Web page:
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Tennessee Celebrates Law Day 2012
TBA, Supreme Court & Governor encourage Tennesseans to get involved
NASHVILLE, April 30, 2012 -- Judges, lawyers and citizens across the state will be participating in various events tomorrow (May 1) to celebrate Law Day. The theme of this year's celebration is "No Courts, No Justice, No Freedom," which highlights the crucial role of courts and the need to foster a better understanding of the judiciary.
Tennessee Supreme Court Chief Justice Cornelia A. Clark is this year's state chair for the event. "Law Day gives us a chance to recognize the many professionals who work within the judicial system and the importance of having a fully funded court system," Clark said. "Our courts carry out the laws enacted by our government and ensure that all people are treated fairly under those laws."
Envisioned in 1957 by then American Bar Association President Charles Rhynes as a special national day to mark the nation's commitment to the rule of law, the first Law Day was established by President Dwight D. Eisenhower the following year. Law Day was made official in 1961 when Congress issued a joint resolution designating May 1 as the official Law Day. Gov. Bill Haslam has also proclaimed May 1 as Tennessee Law Day in recognition of the state's judicial system.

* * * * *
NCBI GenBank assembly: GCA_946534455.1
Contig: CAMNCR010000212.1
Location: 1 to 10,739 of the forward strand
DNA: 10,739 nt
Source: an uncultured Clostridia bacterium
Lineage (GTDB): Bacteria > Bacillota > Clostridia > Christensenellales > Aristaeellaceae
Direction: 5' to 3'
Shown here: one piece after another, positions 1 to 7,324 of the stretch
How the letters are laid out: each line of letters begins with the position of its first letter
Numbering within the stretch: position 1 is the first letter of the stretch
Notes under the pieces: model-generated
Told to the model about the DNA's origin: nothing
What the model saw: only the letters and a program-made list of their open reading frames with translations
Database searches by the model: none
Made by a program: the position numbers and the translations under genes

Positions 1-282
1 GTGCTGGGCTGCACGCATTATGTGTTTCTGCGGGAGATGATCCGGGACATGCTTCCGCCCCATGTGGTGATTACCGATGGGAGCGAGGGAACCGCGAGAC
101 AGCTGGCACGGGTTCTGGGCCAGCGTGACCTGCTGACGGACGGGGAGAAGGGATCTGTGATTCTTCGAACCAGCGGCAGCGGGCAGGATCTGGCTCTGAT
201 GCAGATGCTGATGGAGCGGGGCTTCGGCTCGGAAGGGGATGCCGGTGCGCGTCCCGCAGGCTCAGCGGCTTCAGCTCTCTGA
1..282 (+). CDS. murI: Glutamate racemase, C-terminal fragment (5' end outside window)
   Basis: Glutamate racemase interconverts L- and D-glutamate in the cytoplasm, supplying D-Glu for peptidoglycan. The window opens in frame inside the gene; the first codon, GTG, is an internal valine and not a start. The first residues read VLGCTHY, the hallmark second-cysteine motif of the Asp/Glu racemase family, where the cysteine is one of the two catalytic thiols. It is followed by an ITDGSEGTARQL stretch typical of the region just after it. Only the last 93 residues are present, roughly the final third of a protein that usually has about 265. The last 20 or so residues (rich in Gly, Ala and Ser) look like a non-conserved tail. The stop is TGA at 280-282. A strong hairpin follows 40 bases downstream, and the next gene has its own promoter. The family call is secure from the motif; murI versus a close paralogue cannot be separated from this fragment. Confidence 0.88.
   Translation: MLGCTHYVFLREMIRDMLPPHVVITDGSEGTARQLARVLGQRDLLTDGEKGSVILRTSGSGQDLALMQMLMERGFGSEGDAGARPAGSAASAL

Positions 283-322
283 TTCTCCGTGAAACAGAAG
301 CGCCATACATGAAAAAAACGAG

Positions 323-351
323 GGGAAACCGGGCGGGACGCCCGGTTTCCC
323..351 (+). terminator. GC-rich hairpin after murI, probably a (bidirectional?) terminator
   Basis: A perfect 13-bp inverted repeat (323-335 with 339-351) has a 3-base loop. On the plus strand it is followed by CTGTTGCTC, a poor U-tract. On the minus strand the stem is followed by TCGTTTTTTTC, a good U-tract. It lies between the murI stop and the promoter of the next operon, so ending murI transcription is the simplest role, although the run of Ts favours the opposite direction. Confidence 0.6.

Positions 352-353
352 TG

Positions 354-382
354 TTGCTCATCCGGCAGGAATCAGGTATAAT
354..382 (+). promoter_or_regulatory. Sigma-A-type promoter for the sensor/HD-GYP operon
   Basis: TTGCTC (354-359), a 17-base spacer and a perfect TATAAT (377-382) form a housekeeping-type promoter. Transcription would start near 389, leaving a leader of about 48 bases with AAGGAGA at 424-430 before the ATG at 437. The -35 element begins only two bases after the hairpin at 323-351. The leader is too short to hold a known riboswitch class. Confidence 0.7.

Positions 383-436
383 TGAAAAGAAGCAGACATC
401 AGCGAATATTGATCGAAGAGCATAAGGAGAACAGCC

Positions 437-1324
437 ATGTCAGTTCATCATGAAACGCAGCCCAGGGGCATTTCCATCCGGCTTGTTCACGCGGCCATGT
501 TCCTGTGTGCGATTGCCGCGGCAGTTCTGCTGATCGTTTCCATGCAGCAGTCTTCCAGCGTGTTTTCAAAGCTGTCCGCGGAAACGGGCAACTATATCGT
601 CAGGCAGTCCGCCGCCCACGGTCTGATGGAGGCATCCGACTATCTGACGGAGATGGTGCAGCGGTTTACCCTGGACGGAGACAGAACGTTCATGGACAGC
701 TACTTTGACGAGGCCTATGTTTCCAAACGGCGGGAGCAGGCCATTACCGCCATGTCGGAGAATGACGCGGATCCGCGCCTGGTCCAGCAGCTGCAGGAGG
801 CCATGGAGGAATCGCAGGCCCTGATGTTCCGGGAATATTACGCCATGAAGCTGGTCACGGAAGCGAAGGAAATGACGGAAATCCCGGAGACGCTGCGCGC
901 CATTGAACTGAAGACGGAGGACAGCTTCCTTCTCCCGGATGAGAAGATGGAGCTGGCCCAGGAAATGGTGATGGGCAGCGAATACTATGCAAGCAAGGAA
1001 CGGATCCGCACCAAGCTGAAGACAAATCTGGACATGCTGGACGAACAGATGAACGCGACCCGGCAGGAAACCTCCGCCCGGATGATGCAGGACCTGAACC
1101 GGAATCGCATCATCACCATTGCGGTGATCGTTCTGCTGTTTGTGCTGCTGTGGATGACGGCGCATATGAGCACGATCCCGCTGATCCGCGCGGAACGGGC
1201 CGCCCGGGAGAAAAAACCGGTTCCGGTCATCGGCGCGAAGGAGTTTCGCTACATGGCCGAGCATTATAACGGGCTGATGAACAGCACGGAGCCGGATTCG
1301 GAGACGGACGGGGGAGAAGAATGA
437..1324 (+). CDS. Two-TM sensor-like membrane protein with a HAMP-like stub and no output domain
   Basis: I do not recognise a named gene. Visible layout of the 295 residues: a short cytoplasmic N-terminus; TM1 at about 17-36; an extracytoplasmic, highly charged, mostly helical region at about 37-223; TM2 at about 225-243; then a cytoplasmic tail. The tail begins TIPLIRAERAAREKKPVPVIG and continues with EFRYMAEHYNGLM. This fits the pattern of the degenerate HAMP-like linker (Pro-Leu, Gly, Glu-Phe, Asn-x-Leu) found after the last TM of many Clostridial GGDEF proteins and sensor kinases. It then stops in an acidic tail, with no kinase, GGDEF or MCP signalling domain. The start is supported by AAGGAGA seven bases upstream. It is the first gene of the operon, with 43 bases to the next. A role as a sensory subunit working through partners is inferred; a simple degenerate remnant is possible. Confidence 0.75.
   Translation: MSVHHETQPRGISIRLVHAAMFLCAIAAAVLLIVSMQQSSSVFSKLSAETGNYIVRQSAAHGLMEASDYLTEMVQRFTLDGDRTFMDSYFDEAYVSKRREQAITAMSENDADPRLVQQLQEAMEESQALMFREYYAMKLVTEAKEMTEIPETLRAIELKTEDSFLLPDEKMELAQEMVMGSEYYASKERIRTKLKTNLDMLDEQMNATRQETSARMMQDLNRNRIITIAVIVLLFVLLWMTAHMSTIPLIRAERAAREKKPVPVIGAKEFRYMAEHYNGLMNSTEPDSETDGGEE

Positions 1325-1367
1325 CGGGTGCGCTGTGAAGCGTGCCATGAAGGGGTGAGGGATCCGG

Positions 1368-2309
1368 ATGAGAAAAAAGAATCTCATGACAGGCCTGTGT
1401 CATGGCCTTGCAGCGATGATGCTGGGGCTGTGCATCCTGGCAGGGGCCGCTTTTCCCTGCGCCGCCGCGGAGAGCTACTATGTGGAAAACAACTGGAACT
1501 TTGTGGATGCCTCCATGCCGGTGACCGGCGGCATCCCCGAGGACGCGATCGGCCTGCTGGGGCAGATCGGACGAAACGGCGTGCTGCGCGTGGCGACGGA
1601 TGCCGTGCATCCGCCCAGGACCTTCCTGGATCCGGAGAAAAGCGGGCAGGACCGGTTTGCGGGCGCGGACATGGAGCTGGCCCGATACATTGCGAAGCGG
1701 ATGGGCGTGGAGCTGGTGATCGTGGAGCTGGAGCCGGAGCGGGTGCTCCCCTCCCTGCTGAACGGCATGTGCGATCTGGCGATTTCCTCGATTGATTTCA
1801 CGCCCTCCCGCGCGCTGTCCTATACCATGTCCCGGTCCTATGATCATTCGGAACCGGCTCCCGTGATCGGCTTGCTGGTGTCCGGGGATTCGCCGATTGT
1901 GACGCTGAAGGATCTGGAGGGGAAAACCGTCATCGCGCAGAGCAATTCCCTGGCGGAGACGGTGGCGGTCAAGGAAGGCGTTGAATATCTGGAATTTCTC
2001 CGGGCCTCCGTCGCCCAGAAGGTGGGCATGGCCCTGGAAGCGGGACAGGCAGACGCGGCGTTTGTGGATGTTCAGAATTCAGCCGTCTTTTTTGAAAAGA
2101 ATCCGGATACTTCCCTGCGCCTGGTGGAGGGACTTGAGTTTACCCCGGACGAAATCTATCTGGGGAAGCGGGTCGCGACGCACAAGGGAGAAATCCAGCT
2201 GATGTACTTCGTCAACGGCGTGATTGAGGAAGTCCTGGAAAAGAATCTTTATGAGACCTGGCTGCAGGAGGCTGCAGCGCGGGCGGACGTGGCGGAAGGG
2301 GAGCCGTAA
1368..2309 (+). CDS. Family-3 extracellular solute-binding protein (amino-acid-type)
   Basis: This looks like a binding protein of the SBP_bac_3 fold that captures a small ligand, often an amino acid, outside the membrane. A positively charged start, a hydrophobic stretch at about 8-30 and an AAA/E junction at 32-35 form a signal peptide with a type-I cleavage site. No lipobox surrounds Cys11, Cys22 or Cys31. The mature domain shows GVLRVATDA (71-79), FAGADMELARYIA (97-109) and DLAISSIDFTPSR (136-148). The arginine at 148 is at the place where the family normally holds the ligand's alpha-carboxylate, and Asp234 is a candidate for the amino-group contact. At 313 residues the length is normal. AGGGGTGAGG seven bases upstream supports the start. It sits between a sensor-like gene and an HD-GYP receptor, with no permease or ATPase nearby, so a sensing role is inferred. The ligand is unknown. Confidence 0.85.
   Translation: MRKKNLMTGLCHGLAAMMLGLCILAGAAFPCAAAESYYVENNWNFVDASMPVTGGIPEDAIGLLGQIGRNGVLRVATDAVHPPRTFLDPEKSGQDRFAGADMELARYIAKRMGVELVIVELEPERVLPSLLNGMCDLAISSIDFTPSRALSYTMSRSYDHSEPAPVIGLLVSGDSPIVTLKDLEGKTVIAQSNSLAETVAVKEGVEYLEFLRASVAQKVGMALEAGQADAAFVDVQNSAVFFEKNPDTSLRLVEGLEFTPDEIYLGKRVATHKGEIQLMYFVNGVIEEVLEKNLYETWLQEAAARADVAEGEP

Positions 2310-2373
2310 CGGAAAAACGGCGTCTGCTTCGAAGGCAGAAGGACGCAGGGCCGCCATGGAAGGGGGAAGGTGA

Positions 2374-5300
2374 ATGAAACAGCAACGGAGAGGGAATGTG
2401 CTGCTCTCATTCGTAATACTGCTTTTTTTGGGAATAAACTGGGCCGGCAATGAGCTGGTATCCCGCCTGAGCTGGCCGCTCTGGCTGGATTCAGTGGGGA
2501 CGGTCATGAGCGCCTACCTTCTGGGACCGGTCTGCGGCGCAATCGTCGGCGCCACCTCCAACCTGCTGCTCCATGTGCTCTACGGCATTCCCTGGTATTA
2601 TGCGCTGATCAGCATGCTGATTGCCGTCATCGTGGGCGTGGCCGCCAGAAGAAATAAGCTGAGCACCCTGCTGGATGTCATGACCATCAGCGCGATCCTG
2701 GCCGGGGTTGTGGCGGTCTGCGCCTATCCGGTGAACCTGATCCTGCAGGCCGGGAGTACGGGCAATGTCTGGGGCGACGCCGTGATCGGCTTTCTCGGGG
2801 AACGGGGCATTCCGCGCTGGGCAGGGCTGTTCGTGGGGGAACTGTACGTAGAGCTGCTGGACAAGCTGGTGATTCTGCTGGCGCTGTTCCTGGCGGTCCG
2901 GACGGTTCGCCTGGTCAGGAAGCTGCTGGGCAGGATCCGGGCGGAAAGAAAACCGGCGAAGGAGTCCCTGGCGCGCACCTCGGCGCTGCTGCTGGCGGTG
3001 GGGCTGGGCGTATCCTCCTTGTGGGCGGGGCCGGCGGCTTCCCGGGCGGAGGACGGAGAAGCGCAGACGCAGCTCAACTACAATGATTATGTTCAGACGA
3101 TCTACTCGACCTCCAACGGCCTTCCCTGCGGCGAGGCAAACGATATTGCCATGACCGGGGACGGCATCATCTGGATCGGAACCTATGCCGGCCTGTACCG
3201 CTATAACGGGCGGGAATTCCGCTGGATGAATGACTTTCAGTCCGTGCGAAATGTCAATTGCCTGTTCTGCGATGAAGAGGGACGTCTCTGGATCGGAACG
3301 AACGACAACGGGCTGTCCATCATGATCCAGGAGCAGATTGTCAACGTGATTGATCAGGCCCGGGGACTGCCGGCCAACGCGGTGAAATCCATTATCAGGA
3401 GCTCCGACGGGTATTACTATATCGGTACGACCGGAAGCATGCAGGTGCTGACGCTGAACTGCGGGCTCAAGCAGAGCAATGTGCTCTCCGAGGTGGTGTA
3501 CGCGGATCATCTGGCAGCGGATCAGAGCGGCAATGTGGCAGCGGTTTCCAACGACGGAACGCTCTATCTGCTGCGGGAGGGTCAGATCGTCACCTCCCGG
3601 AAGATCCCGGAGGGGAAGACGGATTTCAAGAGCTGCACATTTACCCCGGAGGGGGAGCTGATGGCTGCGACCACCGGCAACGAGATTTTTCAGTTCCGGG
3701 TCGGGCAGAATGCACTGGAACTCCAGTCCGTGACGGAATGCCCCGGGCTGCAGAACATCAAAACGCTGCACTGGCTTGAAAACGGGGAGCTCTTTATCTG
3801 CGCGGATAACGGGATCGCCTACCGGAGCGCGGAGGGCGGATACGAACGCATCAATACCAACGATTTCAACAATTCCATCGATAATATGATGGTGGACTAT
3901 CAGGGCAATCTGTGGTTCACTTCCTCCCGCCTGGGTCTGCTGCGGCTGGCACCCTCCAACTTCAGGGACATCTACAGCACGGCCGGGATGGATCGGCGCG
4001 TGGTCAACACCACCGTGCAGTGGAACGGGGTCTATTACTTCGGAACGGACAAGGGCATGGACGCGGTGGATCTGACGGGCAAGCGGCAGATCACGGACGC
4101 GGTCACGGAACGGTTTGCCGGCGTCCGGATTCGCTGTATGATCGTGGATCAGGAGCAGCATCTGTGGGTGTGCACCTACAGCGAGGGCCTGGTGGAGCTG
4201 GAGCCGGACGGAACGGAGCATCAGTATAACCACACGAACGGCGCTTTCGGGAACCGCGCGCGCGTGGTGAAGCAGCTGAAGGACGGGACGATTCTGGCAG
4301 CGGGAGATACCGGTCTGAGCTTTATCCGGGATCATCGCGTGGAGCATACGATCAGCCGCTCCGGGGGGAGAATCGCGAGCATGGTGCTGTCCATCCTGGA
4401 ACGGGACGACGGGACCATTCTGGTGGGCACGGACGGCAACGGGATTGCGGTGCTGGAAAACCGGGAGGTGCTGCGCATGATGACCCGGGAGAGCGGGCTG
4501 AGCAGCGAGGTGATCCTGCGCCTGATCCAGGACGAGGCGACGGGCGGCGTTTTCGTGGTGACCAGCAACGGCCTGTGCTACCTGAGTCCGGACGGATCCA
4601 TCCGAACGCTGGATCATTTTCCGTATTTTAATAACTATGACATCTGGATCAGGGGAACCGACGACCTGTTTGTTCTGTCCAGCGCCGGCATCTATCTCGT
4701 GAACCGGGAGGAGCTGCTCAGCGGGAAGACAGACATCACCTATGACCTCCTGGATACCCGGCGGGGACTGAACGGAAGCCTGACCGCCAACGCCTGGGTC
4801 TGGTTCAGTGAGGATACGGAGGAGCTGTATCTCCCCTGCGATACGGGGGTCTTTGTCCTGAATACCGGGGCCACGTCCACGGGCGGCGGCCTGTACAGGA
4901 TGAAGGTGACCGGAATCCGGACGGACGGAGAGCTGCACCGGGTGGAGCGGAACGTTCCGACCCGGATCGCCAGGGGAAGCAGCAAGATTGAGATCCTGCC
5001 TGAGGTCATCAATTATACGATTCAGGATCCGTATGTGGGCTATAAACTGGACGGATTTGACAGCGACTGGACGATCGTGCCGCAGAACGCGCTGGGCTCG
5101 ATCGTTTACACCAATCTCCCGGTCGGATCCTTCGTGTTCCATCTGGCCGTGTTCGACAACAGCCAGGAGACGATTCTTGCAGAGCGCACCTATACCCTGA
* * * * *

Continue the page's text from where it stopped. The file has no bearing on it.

"Law Day provides an important opportunity for all Americans to reflect on the unique elements of our legal and judicial systems," Tennessee Bar Association President Danny Van Horn said. "Over the next several days, legal organizations across the state will be holding events and activities to celebrate the rule of law and foster greater understanding of the American judicial system. All Tennesseans are encouraged to get involved."
|2012 Law Day Proclamation||199.5 KB|
The Tennessee Bar Association (TBA) is the largest professional association in Tennessee with more than 11,000 members. Founded in 1881, the TBA provides opportunities for continuing legal education, professional development and public service. The TBA’s dedication to serving the state’s legal community is evidenced by its membership roll, which represents the entire spectrum of legal practice: plaintiff and defense lawyers, corporate counsel, judges, prosecutors, public defenders, government lawyers and legal services attorneys.